Introducing the 2019 Inductees into the Immigrant Heritage Hall of Fame
The IHHF Class of 2019 is a diverse group of remarkable individuals who embody the kind of perseverance, scholarship and achievement that have made our world a better place. Their noteworthy contributions serve to inspire and encourage future generations to excel. The IHHF Class of 2019 will include distinguished individuals who have been pioneers, leaders and scholars in education, science, law, and religion.
§ Rabbi Phillip Lazowski, philanthropist, spiritual leader and Holocaust survivor
§ Dr. Henry C. Lee, internationally renowned forensic scientist
§ Lucian Pawlak, former Mayor of New Britain and community leader
§ Dr. Zulma R. Toro, President of Central Connecticut State University, the first woman and Latino to lead the university
rabbi phillip lazowski
The remarkable journey of Rabbi Philip Lazowski from Holocaust survivor to spiritual leader has inspired countless congregants, families and communities for decades. Born in Poland in 1930, Lazowski was 11 in 1941 when the Nazis invaded his hometown, destroying his family’s home and possessions. For four years he survived in desperation, being saved by a stranger who claimed him as her son, narrowly escaping execution by being tossed by his mother from a second story window and living in the woods for two years. In 1947 Lazowski made his way to America to pursue a life dedicated to faith and to ensuring the horrors of the Holocaust are never forgotten. He attended Brooklyn College and Yeshiva University Rabbinical School and relocated to Hartford, where he married the daughter of the stranger who had saved him from certain death years earlier. Author of more than a dozen books, including his autobiography Faith and Destiny, Lazowski was Rabbi at Beth Sholom Synagogue in Hartford; is Rabbi Emeritus of Beth Hillel Synagogue in Bloomfield and Emanuel Synagogue in West Hartford; was chaplain of the Hartford Police for 55 years; and remains Chaplain of the Connecticut State Senate.
Dr. Henry C. Lee
One of the world’s foremost and most widely recognized and admired forensic scientists, Dr. Henry C. Lee has fundamentally changed the way modern-day criminal investigations are conducted. Born in China the 11th of 13 children in 1938 and raised in Taiwan, Dr. Lee, who holds master’s and Ph.D. degrees in biochemistry from New York University, has worked with law enforcement to help solve more than 8,000 cases. He has been a prominent player in many of the world’s most challenging and high-profile investigations and criminal trials, including the O.J. Simpson, William Kennedy Smith and “woodchipper” murder trials, the Jon Benet Ramsey case, the suicide of White House Counsel Vincent Foster and the kidnapping of Elizabeth Smart. A former Commissioner of Public Safety for the State of Connecticut and the State’s chief criminalist for more than 20 years, Dr. Lee founded the University of New Haven’s Henry C. Lee Institute of Forensic Science. He has taught at more than a dozen universities, law schools and medical schools; authored hundreds of articles and co-authored more than 40 books; lectured extensively around the world; and is the holder of numerous awards and more than 20 honorary degrees.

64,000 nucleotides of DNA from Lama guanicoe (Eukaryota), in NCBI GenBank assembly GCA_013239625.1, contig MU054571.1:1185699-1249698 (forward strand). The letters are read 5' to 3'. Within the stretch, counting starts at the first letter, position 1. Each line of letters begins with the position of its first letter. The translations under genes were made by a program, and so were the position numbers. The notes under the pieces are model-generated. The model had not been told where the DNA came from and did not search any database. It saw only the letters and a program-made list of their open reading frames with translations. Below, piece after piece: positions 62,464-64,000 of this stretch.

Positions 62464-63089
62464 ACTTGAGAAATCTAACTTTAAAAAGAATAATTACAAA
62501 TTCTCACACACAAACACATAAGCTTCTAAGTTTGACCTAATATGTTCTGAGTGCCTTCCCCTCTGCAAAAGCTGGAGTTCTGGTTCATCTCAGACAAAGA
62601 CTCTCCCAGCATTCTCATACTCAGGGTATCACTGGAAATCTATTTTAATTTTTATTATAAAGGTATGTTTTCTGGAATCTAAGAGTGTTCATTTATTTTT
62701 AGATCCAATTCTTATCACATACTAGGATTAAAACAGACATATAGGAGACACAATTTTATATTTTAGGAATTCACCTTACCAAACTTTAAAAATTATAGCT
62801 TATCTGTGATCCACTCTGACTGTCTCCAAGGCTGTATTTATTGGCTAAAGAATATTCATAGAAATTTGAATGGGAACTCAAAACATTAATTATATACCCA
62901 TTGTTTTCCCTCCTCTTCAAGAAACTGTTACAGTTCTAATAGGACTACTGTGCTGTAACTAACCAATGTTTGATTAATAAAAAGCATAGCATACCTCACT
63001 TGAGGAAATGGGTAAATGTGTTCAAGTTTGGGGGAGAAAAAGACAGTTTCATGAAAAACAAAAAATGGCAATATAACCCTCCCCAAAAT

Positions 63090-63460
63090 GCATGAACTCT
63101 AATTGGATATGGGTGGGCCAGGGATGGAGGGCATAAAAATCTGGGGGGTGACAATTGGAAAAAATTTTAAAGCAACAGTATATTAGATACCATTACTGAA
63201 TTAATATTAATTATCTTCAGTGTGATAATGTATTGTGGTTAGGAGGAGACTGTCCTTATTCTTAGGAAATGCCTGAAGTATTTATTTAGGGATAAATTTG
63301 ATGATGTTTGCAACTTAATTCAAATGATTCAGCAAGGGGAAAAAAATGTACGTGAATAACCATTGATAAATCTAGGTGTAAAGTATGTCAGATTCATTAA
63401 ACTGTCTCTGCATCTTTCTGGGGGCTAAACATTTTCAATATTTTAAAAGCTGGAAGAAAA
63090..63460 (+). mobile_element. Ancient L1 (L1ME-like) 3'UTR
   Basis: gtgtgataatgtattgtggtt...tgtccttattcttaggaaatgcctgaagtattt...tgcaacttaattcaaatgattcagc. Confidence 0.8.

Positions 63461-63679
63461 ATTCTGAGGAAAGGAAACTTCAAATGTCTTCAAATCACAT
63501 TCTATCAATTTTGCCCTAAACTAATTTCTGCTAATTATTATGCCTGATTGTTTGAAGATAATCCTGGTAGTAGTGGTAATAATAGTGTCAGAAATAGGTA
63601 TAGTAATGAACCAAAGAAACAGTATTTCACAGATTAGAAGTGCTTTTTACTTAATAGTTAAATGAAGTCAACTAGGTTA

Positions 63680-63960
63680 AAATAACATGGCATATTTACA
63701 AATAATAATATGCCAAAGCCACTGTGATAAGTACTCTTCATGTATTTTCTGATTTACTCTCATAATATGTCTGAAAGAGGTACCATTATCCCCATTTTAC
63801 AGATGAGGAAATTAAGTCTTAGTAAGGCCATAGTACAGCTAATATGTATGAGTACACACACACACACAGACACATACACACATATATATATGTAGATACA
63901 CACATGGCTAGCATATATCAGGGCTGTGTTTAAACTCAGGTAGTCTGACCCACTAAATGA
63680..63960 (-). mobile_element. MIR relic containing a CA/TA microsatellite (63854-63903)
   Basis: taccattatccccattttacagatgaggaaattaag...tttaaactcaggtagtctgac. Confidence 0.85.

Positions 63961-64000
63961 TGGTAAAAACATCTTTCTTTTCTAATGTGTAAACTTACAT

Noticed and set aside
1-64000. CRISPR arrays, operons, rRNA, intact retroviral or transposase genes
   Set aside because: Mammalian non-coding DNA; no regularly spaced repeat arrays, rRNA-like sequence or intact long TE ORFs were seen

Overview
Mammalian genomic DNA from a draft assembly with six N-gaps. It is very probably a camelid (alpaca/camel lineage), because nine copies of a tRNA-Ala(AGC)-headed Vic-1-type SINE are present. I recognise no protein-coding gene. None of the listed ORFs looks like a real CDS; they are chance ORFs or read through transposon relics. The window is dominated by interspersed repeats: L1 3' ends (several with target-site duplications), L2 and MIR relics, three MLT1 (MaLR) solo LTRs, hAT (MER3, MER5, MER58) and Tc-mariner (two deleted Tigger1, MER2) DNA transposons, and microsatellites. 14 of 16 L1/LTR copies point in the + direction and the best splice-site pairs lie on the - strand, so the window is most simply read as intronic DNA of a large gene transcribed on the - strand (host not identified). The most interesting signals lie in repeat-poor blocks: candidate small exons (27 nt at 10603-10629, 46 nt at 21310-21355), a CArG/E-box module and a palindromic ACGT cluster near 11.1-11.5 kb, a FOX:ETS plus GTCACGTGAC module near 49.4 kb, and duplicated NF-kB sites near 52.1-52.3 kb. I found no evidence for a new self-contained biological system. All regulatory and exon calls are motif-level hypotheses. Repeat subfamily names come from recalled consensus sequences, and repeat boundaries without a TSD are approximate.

For three decades, Lucian Pawlak has been one of Connecticut’s most respected and beloved community leaders, a tour de force “man of the people” whose dedication to his New Britain community and those who call it home has known no bounds. Born of Polish heritage in Belgium in 1947, Pawlak came to New Britain in 1956 and distinguished himself as a star athlete at New Britain High School. His role as a city leader began with his 1987 election as City Treasurer, but it was during Pawlak’s term as Mayor from 1995-2003 that he cemented his legacy. Pawlak’s passionate leadership was vital to the revitalization of the city’s “Little Poland” corridor; the battle to fund a new city water treatment plant; and a successful city-wide effort to eliminate blight and bring new life to troubled neighborhoods. Pawlak is a leading figure in the success of the popular Dozynki and Little Poland Festivals; a director of the New Britain Institute, Trinity-on-Main and the Polish American Council of Greater New Britain Charities; a member of the New Britain Sports Hall of Fame; and a recipient of countless community service and leadership accolades. In 1998, Pawlak received the Cavalier's Cross of the Order of Merit of the Republic of Poland for his outstanding contributions to Polish/U.S. relations.
Dr. Zulma R. Toro
In 2017, Dr. Zulma Toro became the 13th President of Central Connecticut State University and the first female and first Hispanic to hold the position in CCSU’s history. With a reputation as an extraordinary leader dedicated to making higher education more diverse and inclusive, Dr. Toro’s life has been one of overcoming obstacles and adversity to achieve excellence. Born and raised in Puerto Rico, Dr. Toro chose an extraordinary educational path – she graduated from the University of Puerto in 1982 with a degree in industrial engineering, a traditionally male-dominated field. She earned a master’s degree from the University of Michigan and Ph.D. from the Georgia Institute of Technology. Prior to joining CCSU, she served as Executive Vice Chancellor and Provost of the University of Arkansas, Little Rock, and previously held leadership positions with Wichita State University, the University of New Haven and the University of Puerto Rico at Mayaguez. Dr. Toro’s extensive array of publications have testified eloquently about the national imperative of preparing women for careers in engineering and STEM, and she has spoken passionately about the challenges and opportunities for women of color in realizing their full potential.